Sexual selection is widely understood through the lens of the peacock’s tail – as the evolutionary driver shaping elaborate courtship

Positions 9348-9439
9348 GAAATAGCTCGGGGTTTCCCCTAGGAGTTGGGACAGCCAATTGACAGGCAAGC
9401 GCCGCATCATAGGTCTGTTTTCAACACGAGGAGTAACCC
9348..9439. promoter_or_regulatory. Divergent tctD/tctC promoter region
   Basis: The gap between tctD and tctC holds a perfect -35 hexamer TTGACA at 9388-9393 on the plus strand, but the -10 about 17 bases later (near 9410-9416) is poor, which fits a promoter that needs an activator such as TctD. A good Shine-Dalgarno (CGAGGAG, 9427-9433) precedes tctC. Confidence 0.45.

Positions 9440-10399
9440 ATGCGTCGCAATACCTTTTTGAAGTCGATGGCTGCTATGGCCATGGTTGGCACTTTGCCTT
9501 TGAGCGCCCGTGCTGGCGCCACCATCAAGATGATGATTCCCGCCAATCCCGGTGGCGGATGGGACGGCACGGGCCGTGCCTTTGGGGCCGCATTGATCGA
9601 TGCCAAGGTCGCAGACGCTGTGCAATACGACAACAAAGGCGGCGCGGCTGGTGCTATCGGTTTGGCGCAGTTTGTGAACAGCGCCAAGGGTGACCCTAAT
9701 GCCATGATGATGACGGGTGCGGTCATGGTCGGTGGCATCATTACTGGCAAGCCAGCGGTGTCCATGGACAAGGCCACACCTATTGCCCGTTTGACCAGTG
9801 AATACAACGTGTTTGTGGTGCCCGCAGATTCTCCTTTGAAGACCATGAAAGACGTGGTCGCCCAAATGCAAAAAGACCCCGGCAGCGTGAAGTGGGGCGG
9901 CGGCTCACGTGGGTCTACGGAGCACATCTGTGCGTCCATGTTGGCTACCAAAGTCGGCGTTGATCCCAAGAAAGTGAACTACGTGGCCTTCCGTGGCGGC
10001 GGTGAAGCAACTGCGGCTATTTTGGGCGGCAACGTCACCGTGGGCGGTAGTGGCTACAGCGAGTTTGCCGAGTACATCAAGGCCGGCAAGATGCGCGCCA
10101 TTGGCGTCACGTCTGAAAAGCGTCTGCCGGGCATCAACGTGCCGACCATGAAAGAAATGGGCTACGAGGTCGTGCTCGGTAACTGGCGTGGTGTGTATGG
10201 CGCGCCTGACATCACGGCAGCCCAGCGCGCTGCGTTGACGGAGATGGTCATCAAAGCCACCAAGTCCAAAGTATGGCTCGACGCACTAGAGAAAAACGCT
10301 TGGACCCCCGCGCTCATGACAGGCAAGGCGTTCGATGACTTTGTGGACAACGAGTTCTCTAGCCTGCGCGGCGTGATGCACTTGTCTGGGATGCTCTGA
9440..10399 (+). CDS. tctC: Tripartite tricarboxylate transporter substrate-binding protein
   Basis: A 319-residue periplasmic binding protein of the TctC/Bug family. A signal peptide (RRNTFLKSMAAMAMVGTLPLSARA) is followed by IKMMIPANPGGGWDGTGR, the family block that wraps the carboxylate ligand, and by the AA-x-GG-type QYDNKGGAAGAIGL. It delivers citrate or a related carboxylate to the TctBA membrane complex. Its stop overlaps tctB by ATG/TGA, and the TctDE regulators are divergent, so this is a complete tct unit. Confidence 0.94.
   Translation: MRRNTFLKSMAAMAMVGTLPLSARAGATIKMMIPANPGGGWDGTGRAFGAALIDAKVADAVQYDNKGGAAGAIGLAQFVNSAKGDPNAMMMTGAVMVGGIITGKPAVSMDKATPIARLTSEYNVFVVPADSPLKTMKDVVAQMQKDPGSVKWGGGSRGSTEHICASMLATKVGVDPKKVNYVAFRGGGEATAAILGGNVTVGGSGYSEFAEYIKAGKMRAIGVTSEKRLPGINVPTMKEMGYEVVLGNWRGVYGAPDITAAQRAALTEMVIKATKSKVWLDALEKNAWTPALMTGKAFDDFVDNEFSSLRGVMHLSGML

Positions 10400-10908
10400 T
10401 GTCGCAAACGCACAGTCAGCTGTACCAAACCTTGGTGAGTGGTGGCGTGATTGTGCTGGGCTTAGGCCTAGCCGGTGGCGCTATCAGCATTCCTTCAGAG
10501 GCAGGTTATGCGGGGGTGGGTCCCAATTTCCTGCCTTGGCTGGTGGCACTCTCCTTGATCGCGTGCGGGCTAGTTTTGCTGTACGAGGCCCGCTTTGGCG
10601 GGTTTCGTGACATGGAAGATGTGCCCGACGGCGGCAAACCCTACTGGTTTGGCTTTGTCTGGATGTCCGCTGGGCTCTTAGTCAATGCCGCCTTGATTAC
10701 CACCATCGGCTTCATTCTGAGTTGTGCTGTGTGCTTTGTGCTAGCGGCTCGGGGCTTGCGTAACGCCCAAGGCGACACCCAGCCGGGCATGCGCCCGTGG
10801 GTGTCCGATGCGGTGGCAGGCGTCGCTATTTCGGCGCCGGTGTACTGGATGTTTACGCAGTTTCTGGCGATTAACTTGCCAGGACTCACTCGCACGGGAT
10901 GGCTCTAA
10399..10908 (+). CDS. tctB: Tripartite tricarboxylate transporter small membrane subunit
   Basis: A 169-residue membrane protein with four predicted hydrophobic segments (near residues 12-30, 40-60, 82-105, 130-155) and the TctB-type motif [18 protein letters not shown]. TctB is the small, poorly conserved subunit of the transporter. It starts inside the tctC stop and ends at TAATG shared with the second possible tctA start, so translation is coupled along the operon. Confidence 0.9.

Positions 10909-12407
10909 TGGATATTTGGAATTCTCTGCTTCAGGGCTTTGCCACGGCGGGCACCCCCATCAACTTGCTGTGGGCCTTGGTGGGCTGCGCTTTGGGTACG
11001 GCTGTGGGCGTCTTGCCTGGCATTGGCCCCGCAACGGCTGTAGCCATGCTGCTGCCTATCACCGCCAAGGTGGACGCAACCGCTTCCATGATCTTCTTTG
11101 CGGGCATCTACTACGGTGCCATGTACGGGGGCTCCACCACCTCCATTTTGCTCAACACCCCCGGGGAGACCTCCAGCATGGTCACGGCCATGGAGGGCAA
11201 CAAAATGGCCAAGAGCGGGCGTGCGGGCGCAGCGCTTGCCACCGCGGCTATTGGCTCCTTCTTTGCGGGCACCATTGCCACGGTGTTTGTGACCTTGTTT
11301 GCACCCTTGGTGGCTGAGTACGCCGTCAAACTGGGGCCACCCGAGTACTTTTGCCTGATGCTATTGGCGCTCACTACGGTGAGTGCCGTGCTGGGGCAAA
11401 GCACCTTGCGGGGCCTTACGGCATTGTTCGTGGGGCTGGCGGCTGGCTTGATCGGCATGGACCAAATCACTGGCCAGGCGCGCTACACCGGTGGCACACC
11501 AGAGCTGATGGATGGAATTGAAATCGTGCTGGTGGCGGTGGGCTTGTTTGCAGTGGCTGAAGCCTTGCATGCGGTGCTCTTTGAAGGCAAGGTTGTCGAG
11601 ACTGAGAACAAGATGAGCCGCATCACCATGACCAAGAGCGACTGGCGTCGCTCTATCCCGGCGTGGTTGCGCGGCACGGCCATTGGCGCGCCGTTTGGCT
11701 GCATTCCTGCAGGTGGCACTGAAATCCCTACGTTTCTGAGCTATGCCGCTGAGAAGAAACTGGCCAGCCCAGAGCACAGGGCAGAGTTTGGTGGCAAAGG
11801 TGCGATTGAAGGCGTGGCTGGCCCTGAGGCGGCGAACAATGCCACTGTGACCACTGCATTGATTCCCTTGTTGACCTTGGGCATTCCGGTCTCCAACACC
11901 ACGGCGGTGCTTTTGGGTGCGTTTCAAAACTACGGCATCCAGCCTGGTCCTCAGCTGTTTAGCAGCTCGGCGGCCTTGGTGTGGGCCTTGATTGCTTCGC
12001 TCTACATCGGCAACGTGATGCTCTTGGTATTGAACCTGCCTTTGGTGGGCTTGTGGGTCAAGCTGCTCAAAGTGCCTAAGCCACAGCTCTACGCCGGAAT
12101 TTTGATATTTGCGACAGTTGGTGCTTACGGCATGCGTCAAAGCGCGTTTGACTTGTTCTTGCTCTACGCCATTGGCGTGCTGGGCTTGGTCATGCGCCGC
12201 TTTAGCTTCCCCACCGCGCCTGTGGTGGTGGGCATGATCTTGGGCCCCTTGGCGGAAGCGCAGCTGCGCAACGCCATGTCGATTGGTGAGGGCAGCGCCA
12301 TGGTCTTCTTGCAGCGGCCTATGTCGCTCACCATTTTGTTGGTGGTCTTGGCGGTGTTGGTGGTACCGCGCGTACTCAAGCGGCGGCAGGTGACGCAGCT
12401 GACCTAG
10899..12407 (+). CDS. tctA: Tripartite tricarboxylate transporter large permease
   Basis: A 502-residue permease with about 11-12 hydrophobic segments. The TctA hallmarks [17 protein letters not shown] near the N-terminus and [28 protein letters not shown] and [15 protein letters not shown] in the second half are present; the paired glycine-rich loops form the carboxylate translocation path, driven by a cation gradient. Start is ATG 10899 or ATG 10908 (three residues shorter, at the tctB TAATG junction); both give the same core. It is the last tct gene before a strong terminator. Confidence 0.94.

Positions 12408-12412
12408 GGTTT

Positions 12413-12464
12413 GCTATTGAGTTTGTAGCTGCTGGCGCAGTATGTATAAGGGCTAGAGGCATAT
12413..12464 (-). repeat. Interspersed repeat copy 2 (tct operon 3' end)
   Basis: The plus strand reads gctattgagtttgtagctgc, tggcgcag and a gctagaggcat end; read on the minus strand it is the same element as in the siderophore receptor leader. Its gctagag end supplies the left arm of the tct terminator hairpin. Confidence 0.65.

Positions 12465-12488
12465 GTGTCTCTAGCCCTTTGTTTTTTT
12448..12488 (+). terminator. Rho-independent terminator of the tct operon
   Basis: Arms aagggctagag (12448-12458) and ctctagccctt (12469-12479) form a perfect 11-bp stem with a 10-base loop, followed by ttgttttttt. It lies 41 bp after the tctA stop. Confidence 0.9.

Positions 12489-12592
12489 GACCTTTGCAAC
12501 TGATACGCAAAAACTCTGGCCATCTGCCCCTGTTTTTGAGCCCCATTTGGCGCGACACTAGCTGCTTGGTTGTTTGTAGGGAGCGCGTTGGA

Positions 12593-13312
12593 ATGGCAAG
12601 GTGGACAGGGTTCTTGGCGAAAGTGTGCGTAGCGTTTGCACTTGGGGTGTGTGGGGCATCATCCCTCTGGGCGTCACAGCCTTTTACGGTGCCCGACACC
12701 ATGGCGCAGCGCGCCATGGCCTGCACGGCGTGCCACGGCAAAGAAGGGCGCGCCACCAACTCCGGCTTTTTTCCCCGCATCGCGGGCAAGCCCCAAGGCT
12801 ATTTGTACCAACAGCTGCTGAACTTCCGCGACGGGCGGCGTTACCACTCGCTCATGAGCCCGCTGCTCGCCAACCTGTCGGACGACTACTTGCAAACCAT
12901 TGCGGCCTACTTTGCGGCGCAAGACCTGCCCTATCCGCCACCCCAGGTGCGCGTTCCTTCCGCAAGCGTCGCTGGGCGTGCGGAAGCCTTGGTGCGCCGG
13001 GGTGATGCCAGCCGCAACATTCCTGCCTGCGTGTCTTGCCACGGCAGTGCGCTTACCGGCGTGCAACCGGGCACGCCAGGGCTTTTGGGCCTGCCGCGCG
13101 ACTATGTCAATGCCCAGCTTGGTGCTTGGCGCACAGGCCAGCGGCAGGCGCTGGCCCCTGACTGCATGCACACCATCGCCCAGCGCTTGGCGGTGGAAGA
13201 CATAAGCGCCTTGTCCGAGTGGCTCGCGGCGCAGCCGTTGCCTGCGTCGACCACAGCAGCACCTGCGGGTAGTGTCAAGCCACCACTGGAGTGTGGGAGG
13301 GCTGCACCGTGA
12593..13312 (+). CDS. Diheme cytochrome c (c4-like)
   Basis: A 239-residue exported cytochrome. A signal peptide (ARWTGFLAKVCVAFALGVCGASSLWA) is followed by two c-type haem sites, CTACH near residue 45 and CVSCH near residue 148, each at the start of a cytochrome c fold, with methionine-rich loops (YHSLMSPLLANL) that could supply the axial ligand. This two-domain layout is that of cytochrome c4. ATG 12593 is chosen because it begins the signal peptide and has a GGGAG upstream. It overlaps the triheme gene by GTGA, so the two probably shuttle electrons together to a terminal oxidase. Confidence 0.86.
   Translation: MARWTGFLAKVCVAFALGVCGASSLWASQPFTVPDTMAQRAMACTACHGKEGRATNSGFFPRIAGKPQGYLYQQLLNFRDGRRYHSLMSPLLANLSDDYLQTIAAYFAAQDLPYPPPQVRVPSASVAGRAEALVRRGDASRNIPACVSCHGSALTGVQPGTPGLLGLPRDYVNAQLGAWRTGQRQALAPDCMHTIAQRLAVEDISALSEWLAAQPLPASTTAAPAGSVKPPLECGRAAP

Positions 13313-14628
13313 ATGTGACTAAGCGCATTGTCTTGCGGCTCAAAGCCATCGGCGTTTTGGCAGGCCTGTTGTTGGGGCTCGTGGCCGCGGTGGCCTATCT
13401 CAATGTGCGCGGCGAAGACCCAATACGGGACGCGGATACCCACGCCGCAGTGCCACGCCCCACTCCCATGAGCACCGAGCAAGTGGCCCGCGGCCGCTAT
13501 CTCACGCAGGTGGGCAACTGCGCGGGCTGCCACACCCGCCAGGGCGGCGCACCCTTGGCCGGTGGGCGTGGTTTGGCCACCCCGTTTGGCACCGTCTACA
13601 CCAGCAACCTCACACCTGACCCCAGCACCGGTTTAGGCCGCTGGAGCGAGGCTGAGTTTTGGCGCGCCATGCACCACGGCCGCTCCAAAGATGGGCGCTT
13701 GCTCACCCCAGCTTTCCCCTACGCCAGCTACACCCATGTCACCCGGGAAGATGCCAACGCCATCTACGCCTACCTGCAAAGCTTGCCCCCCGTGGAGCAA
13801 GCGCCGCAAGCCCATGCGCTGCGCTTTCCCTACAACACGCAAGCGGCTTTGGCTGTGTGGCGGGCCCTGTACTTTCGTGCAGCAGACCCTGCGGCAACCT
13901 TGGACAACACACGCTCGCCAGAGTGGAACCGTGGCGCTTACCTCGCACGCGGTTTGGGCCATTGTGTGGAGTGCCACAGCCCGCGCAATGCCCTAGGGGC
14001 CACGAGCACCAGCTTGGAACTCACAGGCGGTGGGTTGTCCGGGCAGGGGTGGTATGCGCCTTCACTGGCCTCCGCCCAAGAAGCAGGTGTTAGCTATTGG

Sexual selection is widely understood through the lens of the peacock’s tail – as the evolutionary driver shaping elaborate courtship displays and signals. Less studied is the influence of sexual selection on cognitive abilities or behaviors that allow individuals to regulate how they use those signals. Prevailing theory suggests, for example, that courting males always present their sexually selected signals at maximum intensity and thus exhibit their capacity to bear the associated signaling costs. Yet many social creatures face shifting competitive contexts that would reward more flexible control over signaling behavior. Humans are an obvious example: we conduct our courtship within complex networks of potential eavesdroppers, many of whom may have an interest in our sexual signaling efforts. I propose that the covert linguistic signals we call flirtation are an adaptive response to the shifting competitive pressures that surround human courtship. I will also discuss experiments with another social class of animals with a sophisticated communication system – songbirds – demonstrating that humans’ flexible signaling is far from unique.